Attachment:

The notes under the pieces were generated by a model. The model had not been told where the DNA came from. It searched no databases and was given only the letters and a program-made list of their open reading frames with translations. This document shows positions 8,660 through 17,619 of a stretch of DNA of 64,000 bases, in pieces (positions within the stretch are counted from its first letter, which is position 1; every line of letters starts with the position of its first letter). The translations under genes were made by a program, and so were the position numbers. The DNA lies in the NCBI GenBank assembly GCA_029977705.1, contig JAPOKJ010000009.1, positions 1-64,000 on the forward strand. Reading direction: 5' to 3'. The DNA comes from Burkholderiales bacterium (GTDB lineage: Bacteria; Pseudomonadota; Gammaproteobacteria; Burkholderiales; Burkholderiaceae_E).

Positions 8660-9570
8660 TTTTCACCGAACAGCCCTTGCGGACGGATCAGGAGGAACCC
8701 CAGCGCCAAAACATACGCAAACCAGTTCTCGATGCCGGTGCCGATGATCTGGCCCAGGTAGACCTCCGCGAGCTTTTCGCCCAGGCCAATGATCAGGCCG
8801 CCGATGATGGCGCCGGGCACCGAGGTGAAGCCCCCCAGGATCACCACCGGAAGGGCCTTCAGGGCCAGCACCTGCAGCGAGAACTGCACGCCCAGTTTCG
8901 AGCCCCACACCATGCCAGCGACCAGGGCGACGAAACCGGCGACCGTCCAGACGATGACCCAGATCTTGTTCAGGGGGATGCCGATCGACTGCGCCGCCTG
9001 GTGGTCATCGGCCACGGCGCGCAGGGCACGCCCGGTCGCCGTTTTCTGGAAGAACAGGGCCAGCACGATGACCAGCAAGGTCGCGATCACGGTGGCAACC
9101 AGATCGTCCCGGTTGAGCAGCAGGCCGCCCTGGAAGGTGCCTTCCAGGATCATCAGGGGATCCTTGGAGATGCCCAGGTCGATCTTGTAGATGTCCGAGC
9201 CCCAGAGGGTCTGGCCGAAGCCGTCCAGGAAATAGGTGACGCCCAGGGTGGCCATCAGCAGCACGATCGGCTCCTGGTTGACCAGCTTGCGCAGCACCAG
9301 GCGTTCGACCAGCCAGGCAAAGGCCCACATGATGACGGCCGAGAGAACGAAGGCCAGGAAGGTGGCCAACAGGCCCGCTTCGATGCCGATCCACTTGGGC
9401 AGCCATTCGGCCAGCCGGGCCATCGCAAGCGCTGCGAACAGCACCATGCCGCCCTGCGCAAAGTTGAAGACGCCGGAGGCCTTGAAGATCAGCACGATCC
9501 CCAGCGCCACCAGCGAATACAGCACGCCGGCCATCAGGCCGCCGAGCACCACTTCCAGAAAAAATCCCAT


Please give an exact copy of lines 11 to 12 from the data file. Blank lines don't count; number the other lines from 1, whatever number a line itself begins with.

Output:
9401 AGCCATTCGGCCAGCCGGGCCATCGCAAGCGCTGCGAACAGCACCATGCCGCCCTGCGCAAAGTTGAAGACGCCGGAGGCCTTGAAGATCAGCACGATCC
9501 CCAGCGCCACCAGCGAATACAGCACGCCGGCCATCAGGCCGCCGAGCACCACTTCCAGAAAAAATCCCAT